before staked off his sector as "Off Limits" to their receivers.
Over-sensitive to criticism, he once took a coach's comment
that he might make an excellent pro flanker as a slam on his
defensive play, vowing to play even harder to prove his- point.
"He must not think I'm good enough to be a defensive back," heI
Fitting the "Dr. Jeckyl and Mr. Hyde" mold perfectly, the clean-
cut Volk resurrected his more primitive instincts by simply putting
(Continued on Page 9)
By ELLIOTT BERRY E
The Big Ten received another
jolt to its prestige Saturday when
Oregon State stunned number two
ranked Purdue 22-14. This leaves
the astonishing Indiana Hoosiers,
who moved into the number 10
spot in today's Associated Press
poll, as the Big Ten's only un-
A tenacious Oregon State de-
fense forced three Purdue fumbles
and picked off three of quarter-
back Mike Phipp's passes to lead
the Beaver conquest of Purdue.
Tackle Jess Lewis anchored the
Oregon State defense, recovering
two fumbles. Meanwhile quarter-
back Steve Preece and fullback
Bill Eyart slashed through the
vaulted Purdue running defense to
take care of the Oregon State;
The week's key Big Ten contest
saw a suddenly potent Minnesota
offense and a rugged Gopher de-
fense swamp Michigan State, 21-0.
Plagued by two crucial injuries
early in the game, to ace quarter-
back Jimy Raye and his primary
receiver Al Brenner, the Spartans
had their Big Ten winning streak
stopped at 16, one short of the
Ohio State record.
The star of the Gopher effort!
was quarterback Curtis Wilson,
who has had his one pass as a half-
back fall incomplete prior to" Sat-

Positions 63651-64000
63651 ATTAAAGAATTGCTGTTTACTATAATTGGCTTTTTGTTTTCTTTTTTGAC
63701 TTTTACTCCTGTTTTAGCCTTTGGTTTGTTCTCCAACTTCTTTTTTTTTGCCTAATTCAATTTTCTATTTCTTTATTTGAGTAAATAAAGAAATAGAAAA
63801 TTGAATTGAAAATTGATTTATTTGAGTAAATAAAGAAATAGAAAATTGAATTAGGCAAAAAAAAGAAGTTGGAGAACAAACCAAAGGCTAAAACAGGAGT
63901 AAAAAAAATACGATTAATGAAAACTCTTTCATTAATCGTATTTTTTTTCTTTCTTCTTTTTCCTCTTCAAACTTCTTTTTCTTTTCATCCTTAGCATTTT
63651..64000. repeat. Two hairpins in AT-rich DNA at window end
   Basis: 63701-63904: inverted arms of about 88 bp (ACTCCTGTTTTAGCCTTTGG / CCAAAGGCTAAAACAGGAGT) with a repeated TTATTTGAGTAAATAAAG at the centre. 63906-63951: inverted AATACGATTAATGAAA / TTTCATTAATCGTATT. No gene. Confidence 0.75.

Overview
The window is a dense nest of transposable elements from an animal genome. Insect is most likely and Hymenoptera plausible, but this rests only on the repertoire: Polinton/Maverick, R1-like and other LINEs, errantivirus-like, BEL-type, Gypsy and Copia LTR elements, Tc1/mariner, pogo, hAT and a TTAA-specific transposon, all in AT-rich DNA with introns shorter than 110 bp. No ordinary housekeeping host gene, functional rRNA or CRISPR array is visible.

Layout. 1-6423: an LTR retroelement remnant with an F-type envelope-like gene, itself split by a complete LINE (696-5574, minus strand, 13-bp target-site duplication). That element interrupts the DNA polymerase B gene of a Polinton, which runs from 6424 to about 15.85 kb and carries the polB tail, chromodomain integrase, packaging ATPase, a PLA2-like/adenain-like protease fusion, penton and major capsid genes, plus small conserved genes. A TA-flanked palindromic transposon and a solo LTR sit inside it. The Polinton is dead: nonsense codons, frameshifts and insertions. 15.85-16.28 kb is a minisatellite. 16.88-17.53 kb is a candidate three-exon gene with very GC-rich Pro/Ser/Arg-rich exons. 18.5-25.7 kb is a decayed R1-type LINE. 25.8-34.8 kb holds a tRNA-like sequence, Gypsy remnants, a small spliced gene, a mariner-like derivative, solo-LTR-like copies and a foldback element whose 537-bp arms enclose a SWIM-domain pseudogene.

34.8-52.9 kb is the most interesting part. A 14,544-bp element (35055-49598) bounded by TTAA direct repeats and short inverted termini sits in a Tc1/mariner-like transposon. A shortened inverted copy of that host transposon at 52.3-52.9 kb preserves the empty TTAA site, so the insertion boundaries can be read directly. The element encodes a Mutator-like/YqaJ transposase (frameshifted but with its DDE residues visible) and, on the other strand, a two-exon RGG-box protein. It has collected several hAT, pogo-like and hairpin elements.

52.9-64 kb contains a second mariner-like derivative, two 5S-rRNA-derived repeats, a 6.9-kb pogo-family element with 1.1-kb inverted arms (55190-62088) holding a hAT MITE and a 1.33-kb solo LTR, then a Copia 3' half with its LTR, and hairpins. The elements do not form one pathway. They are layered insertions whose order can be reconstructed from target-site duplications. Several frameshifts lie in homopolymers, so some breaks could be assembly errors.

urday's game. Wilson used his
newly acquired golden touch to
pick apart a completely crippled
Spartan secondary with 14 of 25
completions for 262 yards and all
three Gopher touchdowns.
The Gopher defense had little
difficulty rendering impotent the
suddenly injury-ridden Spartan
Raye is a very doubtful starter
for State's duel with Notre Dame,
and the decision on Brenner will
be made later in the week.
Weak-sister Iowa battled have-
not Wisconsin, to a 21-21 tie.
Hawkeye quarterback Ed Podolack
personally accounted for over 200
yards, with his running and pass-
ing. Halfback Cy McKenny led the
Iowa scoring with two touchdowns,
including a 32 yard TD. Quarter-
back John Smith paced the Bad-
ger attack with two touchdown
Ohio State nipped Northwestern,
6-2, in a rough defensive contest.
Sophomore cornerback Ted Pro-
vost starred for the Buckeyes, in-
tercepting t h r e e Northwestern,
passes, tying an Ohio State record.
The other non-conference con-
test saw Notre Dame slamming Il-
linois 47-7. To supplement quar-
terback Terry Hanratty's passing,
the defense hardened to stop the
Illinois running attack cold, as it
totalled four yards backwards.
Indiana Makes It:
The Top Ten, with first-place
votes in parentheses, season rec-
ords and total points on a 10-9-8-
1. Southern California 6-0 (37) 370
2. UCLA 6-0 303
3. Colorado 5-0 283
4. Tennessee 3-1 228
5. North Carolina State 6-0 222
6. Georgia 4-1 143
7. Purdue 4-1 110
8. wyoming 6-0 91
9. Houston 4-1 84
10. Indiana 5-0 79
*Others receiving votes, listed
State, Army, Auburn, Florida
State, Louisana State, Miami,
Fla., Michigan State,' Minnesota,
Missouri, Nebraska, Notre Dame,
Oklahoma, Oregon State, Penn
State, Rice, Stanford, Texas, Tul-
sa, Virginia Tech, Washington.
THURS., OCT. 26